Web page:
“Cities may boom and fall, business may wax and wane, but as long as arms are strong and batting eyes are bright, baseball will be with us. The public-spirited citizens of Nashville do well to laud its commercial advantages, its low cost of living, its manufactures, its school and its colleges, its supremacy in all the tends to exalt and embellish modern, civilized life, for with all these things Nashville is abundantly blessed. But if these same citizens neglect to support its baseball team and keep the turn-style spinning, all this advertising and boosting will fall like sounding brass and tinkling symbals [sic] upon the ear of the baseball fan-and his name is legion.”
Press release from Mayor Megan Barry? Quote from Nashville Sounds co-owner Frank Ward? Passage from former mayor Karl Dean’s memoirs?
Not even close.
The paragraph above is an excerpt from a Tennessean article published in the sports section on February 24, 1916. Entitled “Baseball is Best Medium for Advertisement to City”, the comments by A. P. Foster, secretary of the Industrial Bureau, extol the virtue of Nashville’s professional baseball team and the impression it brings to the city.
Comparison is drawn to major league cities of the day: Detroit (with the famous Ty Cobb), Chicago, Philadelphia, Boston, and New York. Each has its own successful baseball team, and those successes bring attention to the cities. The article continues Foster’s point:
“…nothing can do more than a winning baseball team to publish the name of Nashville abroad, and there is no other agency here that takes the name of Nashville into every daily paper in the entire country, every day for six solid months per annum.”
Of equal importance is to give fans a winning team. Foster confirms his impression of manager Roy Ellam and the ball club’s management. But that’s not all.
“It is impossible for a team to win, no matter how good its material, unless it is supported by the home fans. All loyal Nashville fans and others should consider it not only a pleasure and honor, but a duty to turn out in a body and attend the opening day of the baseball season in Nashville…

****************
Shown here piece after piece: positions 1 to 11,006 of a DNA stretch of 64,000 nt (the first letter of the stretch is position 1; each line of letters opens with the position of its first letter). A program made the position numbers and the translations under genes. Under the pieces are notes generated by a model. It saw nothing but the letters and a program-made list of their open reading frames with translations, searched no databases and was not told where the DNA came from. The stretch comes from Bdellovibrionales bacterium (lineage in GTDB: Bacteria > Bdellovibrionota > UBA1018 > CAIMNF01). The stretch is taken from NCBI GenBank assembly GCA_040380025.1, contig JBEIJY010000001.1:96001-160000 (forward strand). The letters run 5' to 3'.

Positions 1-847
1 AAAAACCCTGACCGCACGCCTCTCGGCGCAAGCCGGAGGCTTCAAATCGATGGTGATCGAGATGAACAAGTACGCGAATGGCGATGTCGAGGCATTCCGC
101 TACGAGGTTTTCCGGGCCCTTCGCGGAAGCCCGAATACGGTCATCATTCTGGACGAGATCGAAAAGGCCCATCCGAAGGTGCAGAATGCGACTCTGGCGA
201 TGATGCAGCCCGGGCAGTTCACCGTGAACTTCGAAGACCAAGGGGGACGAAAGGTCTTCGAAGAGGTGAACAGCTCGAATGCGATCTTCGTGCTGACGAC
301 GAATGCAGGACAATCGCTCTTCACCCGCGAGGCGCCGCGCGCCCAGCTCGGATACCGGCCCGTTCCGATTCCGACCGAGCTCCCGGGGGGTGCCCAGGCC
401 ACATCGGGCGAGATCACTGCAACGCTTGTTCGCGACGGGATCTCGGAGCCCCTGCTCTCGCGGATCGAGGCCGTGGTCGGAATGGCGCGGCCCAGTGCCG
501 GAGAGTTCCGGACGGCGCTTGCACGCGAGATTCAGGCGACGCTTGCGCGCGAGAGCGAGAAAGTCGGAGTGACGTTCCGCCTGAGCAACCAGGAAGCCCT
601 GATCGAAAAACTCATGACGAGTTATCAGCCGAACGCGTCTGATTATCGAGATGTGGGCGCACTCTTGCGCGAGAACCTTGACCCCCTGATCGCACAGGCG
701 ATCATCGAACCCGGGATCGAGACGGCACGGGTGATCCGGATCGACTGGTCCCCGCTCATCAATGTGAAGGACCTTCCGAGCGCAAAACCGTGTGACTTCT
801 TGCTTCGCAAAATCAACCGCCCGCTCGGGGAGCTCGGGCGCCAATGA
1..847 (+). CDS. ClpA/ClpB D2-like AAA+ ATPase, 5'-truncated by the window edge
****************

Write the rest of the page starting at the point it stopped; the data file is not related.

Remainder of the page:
“…the officials of the Nashville Baseball Association have spared neither labor nor money to make the 1916 team a strong one, and they should be accorded the enthusiastic support and backing that they deserve.”
Foster’s praises, Ellam’s leadership, and the off- and on-field accomplishments of the Nashville Vols proved to work hand-in-hand.
The effort to stock the team for a pennant run paid off as the club finished atop the Southern Association standings with an 84-54 record. It was Nashville’s fourth championship in the 16-year history of the league. Attendance would increase by just over 8,000, from 103,399 in 1915 to 111,418. With war looming on the horizon, that figure would be a season high until 1923 when Nashville would draw 160,000.
The regular season championship flag would not be hoisted in Sulphur Dell again for another 24 years. Through those years fan support waxed and waned at the triumphs and failures of the ball club.
Perhaps no one had a better grasp of the commercial impact of baseball of the day than did A. P. Foster in 1916.
–Nashville Tennessean, February 24, 1916
© 2016 by Skip Nipper. All Rights Reserved.